Harvey Newstrom wrote:
> Harvey Newstrom <http://HarveyNewstrom.com> <http://Newstaff.com>
> Jim Fehlinger wrote on Monday, April 02, 2001 7:48 pm,
> > _Going Inside..._ by John McCrone.
> > From Chapter 3 "Ugly Questions About Chaos" (pp. 50-73):
> > "[T]he success of the digital computer is founded on precisely its ability
> > to squeeze out any uncertainty in its behaviour...
> I always disagree when people claim that computers are predictable. They
> are not....
> When writing to disk, the file may or may not exist.... [etc., etc.]
> I think you see my point.
I see your point, but you are overstating the case to an almost ludicrous
degree. I'm responsible for debugging and maintaining one corner
of an enormously complex ERP system with thousands of users. I've seen all the
situations you mention (though I've never seen anything that was ultimately blamed on
sunspots!), and all that stuff has to be sorted through and ruled out
systematically when there's a problem. That's what programmers and system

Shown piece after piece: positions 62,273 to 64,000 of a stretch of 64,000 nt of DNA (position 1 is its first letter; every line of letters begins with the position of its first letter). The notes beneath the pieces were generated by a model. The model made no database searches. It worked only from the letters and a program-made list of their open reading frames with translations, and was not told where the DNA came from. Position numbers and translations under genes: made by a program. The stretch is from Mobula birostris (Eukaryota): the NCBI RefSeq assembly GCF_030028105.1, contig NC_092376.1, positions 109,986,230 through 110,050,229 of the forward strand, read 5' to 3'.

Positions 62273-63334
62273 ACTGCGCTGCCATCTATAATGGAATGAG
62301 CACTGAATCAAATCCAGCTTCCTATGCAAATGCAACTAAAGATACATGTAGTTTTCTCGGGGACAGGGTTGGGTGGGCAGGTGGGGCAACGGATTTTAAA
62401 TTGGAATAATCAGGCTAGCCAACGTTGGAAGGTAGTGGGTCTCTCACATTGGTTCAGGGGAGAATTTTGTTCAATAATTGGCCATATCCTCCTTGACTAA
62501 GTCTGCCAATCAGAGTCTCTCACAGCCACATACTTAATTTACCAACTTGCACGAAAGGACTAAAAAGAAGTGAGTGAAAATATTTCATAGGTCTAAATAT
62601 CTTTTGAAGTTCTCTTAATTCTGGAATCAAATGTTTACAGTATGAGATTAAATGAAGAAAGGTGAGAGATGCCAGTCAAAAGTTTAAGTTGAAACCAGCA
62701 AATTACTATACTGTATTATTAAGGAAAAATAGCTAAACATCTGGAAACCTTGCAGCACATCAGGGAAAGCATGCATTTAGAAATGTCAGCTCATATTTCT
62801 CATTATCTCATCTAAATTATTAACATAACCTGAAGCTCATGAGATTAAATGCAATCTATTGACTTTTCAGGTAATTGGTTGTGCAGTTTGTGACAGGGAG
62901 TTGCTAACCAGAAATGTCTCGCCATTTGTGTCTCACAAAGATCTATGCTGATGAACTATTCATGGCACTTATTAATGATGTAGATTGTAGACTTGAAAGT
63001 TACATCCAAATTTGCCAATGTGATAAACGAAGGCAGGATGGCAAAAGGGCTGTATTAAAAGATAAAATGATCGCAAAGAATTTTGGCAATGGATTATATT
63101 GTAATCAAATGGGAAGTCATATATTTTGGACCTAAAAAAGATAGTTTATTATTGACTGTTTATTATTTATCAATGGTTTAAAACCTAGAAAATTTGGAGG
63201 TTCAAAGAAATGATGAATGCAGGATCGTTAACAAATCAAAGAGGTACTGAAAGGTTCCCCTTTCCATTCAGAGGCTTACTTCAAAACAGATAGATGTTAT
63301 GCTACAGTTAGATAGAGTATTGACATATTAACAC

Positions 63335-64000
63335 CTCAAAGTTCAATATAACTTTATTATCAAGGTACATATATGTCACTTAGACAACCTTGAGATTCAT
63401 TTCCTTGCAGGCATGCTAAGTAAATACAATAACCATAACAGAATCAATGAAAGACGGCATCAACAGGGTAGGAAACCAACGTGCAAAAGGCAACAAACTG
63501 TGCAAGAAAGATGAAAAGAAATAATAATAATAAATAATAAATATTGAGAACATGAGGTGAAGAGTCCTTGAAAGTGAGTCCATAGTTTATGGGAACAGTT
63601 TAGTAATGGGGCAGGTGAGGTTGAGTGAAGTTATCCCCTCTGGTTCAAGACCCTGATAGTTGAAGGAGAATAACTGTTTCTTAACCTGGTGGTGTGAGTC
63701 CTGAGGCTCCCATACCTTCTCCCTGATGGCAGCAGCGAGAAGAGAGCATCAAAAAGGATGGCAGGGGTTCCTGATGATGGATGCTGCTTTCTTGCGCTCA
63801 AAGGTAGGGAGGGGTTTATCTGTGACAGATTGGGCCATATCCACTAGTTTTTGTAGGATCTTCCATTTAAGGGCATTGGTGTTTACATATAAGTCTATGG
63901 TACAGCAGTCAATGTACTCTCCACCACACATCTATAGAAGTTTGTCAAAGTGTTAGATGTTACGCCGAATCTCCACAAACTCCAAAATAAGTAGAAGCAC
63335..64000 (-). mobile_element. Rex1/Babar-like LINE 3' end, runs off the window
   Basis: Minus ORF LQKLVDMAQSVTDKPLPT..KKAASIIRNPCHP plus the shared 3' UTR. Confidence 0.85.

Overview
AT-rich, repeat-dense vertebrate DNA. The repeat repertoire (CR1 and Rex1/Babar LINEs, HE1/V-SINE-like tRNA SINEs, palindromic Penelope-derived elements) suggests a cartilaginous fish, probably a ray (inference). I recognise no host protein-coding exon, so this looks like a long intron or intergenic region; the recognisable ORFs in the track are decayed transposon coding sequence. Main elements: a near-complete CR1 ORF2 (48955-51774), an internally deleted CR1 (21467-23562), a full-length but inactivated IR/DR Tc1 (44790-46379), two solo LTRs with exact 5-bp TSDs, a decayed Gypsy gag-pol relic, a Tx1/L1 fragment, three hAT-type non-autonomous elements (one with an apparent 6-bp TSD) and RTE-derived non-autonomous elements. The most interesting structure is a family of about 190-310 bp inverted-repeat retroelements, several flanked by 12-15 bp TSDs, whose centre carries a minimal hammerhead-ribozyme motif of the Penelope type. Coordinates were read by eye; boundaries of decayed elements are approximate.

administrators and database administrators and network administrators and
hardware techs get paid the big bucks for. Generally, one **doesn't** get
away with claiming a bug is not reproducible (unless it's a very minor
bug indeed!) -- all that means, from management's point of view, is that you
haven't done enough work yet. One sine qua non of doing computer programming
for a living (never mind being a brilliant one -- just being able to do the
job at all!) is to absolutely (and I mean to the marrow of your bones)
get out of the habit of blaming ghosts in the machine. You have to get a
really, really firm grip on the probabilities -- and the probability that
something was caused by sunspots, or some random, unreproducible glitch
is always next to nothing (you just **have** to believe that, or you
wouldn't be able to keep your job -- and it **always** turns out to be true
in the end).
You betcher bank account balance computers are predictable!
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